moriver

VIII.
A WOMAN WITH A BLESSED LIFE.
OREGON.
4:10 P.M.

This nice lady was out in nature. She spotted some deer, and decided to share them with the world.

oregon

Those mountains. God damn.

Mountains as giant and terrible as those hardly have any use for the immortality a JPEG or .MP4 could give them, but they sure let us behold them a little better. And we've only been able to do these for a few years, in a few places. For every one of these beautiful scenes we have captured, there are countless we haven't. That there are so many out there might speak to how small we are and how little our dumb human asses are ever gonna see.

IX.
MASSACHUSETTS.
A MAN WITH $180 IN HIS BANK ACCOUNT.
9:09 P.M.

Weeks ago, a woman made headlines after she Periscoped herself driving while considerably drunk. I wanted real, and Periscope is real, and there is a lot that comes along with that. So I drew up another guideline for myself pretty early on: If, at any point while watching Periscope, I'm confident that the person is a danger to themselves or others, I'm calling the police.

This was not that. But it took me a little time to determine that this was not that.

casino

This man begins his live stream by announcing that he has about $180 in his bank account. He says he is driving to a nearby casino, where he intends to gamble it all at the blackjack table. "As you can tell, I'm a mess," he says. "Maybe I'll win. Maybe somewhere in this world, someone will throw me a bone. But I doubt it."

At this juncture, I'm thinking empathy more than I'm feeling it. I'm thinking, damn, I don't know what shit's gone wrong here, but I hope it turns around for him. I haven't been bothered to feel yet, really.

The stream title is attention-grabbing, so some people are tuning in. A couple tell him that this is a stupid idea. A few more think this shit is a riot, and they're goading him on. I say nothing, because he's driving, and also because I have nothing meaningful to say to him. Sure, I think it's a bad idea. Why would that matter to him?

After a few minutes of driving, he reasons that he can't gamble on an empty stomach, so he stops in somewhere to get some food. For most of his viewers, the drama seems to have been sucked out of the proceedings; what was once a man rambling about his insolvency is now a guy standing around wordlessly in a Taco Bell. Almost everyone leaves. While in line, he periodically looks down at his phone to check for any comments. There aren't any.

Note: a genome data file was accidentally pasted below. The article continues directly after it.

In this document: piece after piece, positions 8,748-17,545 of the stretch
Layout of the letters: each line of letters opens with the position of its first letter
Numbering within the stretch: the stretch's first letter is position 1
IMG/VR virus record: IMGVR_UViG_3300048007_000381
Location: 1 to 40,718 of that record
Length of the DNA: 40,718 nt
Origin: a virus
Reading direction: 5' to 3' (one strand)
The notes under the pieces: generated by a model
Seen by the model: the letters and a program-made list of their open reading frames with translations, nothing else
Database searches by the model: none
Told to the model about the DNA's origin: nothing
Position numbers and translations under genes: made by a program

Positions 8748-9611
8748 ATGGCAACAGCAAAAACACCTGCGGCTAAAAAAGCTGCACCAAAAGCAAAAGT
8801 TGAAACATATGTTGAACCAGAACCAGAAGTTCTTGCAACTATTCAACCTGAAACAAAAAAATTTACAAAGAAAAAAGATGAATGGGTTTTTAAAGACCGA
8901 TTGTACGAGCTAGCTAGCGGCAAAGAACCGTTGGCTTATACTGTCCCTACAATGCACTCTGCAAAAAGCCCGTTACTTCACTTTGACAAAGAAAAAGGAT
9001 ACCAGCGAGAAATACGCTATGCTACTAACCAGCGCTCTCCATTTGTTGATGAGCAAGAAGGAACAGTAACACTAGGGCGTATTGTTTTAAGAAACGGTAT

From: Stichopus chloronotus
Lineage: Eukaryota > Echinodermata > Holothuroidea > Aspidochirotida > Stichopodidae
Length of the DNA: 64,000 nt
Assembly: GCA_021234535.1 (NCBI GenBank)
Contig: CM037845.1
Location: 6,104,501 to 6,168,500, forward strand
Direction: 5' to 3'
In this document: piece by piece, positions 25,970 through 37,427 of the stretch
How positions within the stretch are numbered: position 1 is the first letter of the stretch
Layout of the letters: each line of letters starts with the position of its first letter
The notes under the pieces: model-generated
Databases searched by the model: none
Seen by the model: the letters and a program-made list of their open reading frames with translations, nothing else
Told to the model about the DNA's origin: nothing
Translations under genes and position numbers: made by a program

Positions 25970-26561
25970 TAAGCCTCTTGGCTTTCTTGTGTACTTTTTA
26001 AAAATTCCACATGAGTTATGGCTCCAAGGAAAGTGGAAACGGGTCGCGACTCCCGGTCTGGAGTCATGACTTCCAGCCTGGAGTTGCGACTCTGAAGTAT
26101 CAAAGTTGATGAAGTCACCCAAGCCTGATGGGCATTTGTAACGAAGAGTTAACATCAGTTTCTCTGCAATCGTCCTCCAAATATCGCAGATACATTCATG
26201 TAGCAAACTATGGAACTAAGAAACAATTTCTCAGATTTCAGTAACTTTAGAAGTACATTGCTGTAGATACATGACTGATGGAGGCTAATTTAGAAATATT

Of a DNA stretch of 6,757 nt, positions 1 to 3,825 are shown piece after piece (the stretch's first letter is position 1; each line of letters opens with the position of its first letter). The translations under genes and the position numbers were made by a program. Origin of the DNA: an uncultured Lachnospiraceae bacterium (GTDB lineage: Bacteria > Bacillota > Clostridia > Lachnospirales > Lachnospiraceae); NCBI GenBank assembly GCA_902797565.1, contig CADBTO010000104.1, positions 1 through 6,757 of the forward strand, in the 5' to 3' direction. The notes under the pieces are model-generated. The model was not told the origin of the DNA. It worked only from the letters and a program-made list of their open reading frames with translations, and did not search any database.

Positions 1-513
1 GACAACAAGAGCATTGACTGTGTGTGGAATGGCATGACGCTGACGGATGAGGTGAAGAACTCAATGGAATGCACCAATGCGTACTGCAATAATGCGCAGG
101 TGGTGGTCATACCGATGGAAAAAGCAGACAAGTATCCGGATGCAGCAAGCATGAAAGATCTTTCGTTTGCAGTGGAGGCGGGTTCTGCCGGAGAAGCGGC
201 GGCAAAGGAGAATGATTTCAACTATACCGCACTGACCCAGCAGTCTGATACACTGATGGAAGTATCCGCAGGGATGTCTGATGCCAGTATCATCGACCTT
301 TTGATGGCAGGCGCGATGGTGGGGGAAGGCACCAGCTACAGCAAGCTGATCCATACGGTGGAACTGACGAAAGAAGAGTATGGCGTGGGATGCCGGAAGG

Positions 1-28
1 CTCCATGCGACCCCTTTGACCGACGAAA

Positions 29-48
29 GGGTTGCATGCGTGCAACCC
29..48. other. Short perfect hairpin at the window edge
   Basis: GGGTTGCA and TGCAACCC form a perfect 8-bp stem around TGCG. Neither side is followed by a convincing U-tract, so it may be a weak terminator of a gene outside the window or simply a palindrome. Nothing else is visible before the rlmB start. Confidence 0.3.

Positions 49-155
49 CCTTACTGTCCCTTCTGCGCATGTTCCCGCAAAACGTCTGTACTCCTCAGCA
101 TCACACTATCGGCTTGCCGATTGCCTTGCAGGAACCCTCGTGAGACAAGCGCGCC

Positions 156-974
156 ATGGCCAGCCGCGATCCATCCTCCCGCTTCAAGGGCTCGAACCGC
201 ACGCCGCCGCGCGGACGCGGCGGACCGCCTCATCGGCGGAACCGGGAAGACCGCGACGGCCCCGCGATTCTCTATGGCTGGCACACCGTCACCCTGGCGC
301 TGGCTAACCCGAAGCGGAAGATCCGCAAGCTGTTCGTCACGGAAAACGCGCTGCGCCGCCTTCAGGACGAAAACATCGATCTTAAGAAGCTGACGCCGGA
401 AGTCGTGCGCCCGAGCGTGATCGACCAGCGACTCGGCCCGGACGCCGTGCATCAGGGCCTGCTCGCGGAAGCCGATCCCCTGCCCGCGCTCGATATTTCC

The circumstances required to trigger me emotionally don't make any sense. If it concerns a stranger, I might process it in a largely unfeeling way -- that's nice, of course, because I'm not sure I could continue to drag one foot in front of the other every morning if I didn't. The thing that triggers me into actually feeling is seemingly arbitrary. It's usually something very small. Some slight personal detail, some hint that the person loves something or someone, some tiny indignity -- there. There it is. That last one.

The man is at the soda fountain, and he does something most of us have done: He tries to dump the ice into his cup without keeping a hand on his cup.

cup2

He doesn't seem to care. He's a grown man, after all. He can take care of himself. However he lives, however difficult I think his life might be, he's better-trained to pilot that life than anyone on the planet. This is a spilled cup of goddamn ice. This is nothing. Why do I care?

I wanted to cry.

X.
MANY OF US, AT ONE POINT OR ANOTHER.
KENTUCKY.
12:57 P.M.

There are a lot of religious folks on Periscope. That shouldn't be a surprise. Mainstream religion in America is a fundamentally social thing, and it's about communing with others, and it's about professing our faith and sharing it with others.

This man's religious. He says God talks to him when he's in the bathroom, which I get, because it's the only room where we do a lot of sitting and not doing much.

This Periscope feels like half a sermon, and half a confessional. But he's confessing his feelings, not his sins. He's been out of work for a year, save for a couple of temp jobs that didn't pay much. His wife, who he loves, told him last night that she wants to end their marriage. He quotes her. He says she told him that she hated him.

"But you know what?" he says. "I'm letting go, and I'm letting God." He says that a few times. He says that as he thinks back to days when he was younger, homeless, and as he tells it, literally sleeping out in the cold. He imagines that she will probably keep the house. He doesn't have any of his own money, and he wonders whether, after fighting his way out of homelessness and starting a family, he might end up right back on the streets. He figures he will "let go and let God," because there is no choice in the matter but to.

His home phone rings. He ignores the first couple rings.

A commenter says he should go pick it up, and he does. "Hold on a minute, y'all."

This is a man with sorrows upon sorrows, with a mountain of problems that will stay a mountain no matter how big the boulders that roll down its face. This call isn't a cut-and-dry job offer, and even if it were, that would not solve his life. That is not where he would look for salvation in the first place.

This is a callback from a prospective employer whose position he recently applied for. They have his resume, they're interested, and they want him to come in for an interview. That does not solve things. That does make a grown man, the moment he hears the news, pull away, look toward us, and ...

job

There is surely a German word to describe what I am feeling. Or maybe there isn't. Maybe it's all moving too fast, and maybe it's all too new. That's fine. I don't need a word. I have the memory of a stranger and reliable wi-fi and a specific time and place working together to knock me in the gut when I least expected them to. This is Jon, the one with the cartoon tiger. You told me your name, and I hope you're okay.